Primary Mechanical
Design
Makoto Horikoshi

We started over from the beginning 6 times (!) with the design and development of this lens. Each time we thought we could see the summit, we would decide that we needed to increase optical performance even further and were forced to take a different route. However, these changes were the link to greater refinement, even in terms of mechanical design. We've also become used to dealing with seemingly unreasonable requests (laughs).

Optical DesignHiroki Harada

As a result, we could achieve the most beautiful arrangement of lens elements on which I have ever worked. You can tell a good lens from its cross-section view. With this lens, the arrangement of the 4th to 12th lens elements from the front side is especially beautiful.

Development LeaderMakoto Fujiwara

We struggled and almost gave up the concept initially determined for this product along the way. However, we were able to proceed by looking for and finding a new route. Often, when we faced a difficult problem, an idea would come to me while I was in the bath. Everyone has their own way of generating ideas. Some do their best thinking at coffee shops. I often think about work when I am not at the office. Considering this, we may need to have some kinds of creativity.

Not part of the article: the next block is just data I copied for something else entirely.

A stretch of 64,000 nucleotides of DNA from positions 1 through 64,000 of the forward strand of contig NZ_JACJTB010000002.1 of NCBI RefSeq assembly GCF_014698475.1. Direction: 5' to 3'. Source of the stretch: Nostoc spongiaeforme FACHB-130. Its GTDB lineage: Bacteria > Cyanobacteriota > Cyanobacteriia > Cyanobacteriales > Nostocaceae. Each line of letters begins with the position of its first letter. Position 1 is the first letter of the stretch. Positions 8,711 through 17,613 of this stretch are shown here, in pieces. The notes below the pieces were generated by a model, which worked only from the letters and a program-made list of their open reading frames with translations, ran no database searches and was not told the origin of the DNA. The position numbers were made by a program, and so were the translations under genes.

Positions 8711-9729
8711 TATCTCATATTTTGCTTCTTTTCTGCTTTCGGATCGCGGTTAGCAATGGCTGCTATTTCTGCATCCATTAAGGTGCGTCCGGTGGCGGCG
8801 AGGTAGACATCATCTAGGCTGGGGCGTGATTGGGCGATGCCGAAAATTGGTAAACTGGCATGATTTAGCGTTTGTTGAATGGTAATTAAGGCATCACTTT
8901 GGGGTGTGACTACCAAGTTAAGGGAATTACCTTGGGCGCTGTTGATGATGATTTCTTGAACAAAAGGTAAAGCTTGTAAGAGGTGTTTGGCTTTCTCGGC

SWM DevelopmentAzusa Muto

I also get ideas while taking a bath. Though the SWM was actually developed before the lens was designed, there was a lot of adjustment along the way, requiring development to start over from the very beginning. In addition to being more powerful, we had to make it smaller. We considered all the ideas for achieving this, and searched for the optimal form. In order to achieve the necessary component precision with processing, I visited the factory and worked closely with them.

Primary Mechanical
Design
Makoto Horikoshi

Once a prospective design had been established, I went to the factory again to discuss mass production. Though I was in charge of structure, open and thorough communication with the factory allowed us to overcome difficult problems one by one so that nothing was impossible.

Development LeaderMakoto Fujiwara

Generally, historic products appear to be unreasonable from the planning stage. I think that the secret to success is finding enjoyment in the task presented, and tackling challenges as a team.